The soil ribbon test usually costs $35 to $75 to test the soil’s texture. Soil texture testing determines the type of soil present (sand 2, clay, etc.). This simple test helps you know what to mix with your soil before planting. Soil texture is vital because many plants do not grow in certain soils. It is similar to the composition test, but the soil texture test is less extensive and is not used for construction purposes.

Specific Gravity of Soil Test

The price for the specific gravity of soil test averages $50 to $80. Gravity soil testing is figured by the ratio of the unit weight of soil solids to water. The results show how much water your soil can hold. This is a vital part of the growth process. Too much or too little water can kill entire crops. In terms of building, soil that holds too much water shifts and creates foundation problems. Soil that is too dry may also move, causing cracks in the home’s base.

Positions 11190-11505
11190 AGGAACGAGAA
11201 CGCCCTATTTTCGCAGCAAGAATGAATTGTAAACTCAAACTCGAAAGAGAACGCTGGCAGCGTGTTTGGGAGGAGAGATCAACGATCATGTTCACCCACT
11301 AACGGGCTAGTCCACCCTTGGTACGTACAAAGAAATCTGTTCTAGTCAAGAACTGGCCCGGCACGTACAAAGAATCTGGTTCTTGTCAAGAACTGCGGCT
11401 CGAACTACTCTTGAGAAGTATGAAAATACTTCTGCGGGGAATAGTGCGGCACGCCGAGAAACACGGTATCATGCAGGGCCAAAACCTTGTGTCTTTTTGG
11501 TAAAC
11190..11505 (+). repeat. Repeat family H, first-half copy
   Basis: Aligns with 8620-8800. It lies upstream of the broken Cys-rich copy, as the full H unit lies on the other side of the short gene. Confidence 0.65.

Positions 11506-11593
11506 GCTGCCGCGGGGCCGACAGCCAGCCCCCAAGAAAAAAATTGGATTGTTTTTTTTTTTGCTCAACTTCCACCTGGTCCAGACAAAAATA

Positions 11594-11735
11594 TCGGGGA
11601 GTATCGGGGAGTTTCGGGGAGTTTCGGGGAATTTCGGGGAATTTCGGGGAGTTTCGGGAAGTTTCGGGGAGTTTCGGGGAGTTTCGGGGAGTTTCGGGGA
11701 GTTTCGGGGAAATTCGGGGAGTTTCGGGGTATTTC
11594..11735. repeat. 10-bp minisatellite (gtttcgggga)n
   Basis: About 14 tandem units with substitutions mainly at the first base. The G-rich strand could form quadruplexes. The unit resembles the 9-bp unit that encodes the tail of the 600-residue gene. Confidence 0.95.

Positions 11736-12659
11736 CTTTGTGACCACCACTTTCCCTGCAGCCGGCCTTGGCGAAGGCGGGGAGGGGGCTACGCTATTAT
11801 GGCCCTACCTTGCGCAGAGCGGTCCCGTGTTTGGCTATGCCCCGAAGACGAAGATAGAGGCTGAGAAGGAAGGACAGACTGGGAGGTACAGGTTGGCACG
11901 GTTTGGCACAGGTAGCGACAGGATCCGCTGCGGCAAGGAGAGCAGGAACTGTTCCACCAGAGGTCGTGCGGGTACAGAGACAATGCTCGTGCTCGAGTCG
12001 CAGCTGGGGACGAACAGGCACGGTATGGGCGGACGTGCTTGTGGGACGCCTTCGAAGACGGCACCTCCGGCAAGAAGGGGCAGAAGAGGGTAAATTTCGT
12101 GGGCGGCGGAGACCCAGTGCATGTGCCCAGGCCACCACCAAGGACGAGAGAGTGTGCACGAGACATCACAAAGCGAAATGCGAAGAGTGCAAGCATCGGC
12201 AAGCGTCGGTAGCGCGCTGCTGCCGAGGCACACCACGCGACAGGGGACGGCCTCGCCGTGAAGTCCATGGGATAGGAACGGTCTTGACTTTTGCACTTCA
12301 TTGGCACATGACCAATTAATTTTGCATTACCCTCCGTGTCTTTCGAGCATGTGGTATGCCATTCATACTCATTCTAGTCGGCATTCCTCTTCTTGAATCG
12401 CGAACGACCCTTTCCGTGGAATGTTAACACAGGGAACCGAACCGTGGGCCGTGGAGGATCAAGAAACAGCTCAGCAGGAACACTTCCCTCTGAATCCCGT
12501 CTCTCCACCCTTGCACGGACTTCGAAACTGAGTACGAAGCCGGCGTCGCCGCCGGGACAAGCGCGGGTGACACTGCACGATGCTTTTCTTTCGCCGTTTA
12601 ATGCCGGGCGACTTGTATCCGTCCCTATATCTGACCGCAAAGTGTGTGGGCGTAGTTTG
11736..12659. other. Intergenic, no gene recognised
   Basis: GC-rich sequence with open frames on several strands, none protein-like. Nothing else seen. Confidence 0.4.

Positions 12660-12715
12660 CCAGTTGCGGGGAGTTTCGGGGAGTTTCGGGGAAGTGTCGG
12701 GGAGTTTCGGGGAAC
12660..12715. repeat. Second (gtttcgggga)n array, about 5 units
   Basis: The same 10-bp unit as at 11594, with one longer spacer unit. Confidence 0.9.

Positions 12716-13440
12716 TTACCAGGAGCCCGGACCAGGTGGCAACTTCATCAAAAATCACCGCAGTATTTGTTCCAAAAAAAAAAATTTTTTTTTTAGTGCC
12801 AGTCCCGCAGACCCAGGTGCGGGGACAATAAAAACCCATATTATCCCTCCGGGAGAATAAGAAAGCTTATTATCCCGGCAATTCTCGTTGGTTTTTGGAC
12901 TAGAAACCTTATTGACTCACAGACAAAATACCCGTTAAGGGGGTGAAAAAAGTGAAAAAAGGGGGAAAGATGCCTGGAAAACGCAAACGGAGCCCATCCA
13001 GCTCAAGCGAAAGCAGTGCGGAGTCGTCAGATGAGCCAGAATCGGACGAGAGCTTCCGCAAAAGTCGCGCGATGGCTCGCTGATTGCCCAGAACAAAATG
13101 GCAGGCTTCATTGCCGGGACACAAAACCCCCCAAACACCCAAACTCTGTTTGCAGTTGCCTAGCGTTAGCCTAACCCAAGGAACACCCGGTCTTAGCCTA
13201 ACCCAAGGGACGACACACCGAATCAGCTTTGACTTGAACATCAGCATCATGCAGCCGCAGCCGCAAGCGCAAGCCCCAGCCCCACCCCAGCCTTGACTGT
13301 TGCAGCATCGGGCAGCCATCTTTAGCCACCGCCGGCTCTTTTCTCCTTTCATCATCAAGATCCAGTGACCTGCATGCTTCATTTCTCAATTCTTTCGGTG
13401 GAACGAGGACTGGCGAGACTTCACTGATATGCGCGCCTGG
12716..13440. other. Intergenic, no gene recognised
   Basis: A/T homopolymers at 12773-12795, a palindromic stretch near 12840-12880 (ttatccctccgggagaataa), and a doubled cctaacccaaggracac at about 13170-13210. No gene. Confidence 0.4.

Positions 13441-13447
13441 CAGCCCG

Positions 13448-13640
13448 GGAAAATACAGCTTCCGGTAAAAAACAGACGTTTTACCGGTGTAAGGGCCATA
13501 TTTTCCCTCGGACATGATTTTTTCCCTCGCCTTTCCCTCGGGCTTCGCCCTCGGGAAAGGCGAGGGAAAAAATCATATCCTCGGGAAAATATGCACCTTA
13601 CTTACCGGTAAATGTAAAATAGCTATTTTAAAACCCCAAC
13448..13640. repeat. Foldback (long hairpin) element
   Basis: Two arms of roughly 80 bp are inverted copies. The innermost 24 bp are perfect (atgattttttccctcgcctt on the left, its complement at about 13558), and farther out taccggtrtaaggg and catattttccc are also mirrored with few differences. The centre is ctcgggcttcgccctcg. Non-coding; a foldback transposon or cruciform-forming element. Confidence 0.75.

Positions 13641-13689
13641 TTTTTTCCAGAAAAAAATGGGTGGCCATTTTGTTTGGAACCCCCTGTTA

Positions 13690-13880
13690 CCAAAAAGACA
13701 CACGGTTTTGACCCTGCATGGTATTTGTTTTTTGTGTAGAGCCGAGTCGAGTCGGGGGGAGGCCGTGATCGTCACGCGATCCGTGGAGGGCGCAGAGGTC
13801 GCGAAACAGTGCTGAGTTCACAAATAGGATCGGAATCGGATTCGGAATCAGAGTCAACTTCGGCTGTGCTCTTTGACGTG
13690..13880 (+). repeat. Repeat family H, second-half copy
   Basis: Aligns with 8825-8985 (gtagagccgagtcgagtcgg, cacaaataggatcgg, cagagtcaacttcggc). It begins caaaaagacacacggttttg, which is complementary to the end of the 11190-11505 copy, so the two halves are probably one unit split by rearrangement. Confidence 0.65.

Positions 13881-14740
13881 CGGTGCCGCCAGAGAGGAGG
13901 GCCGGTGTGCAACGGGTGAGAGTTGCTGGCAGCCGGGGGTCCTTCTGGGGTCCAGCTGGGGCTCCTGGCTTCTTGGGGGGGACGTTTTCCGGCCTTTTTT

Soil Fertility Test

Fertility testing costs $50 to $300. Soil fertility testing is useful for determining the growing capabilities of the soil. The outcome is a comprehensive report on the chemicals and minerals found within the soil (nitrates, potassium, phosphorus, etc.) Farmers use this testing to see which plants prosper and prepare the soil for a better harvest. One example is an NPK test, which focuses on nitrogen, phosphorus, and potassium levels.

Haney Soil Test

The cost of the Haney soil test is $55 to $65. Farmers use the Haney soil test to learn about the soil’s overall health. It is often a deciding factor in crop management. This method is popular because it provides information on what should be done to improve the soil for maximum growth potential.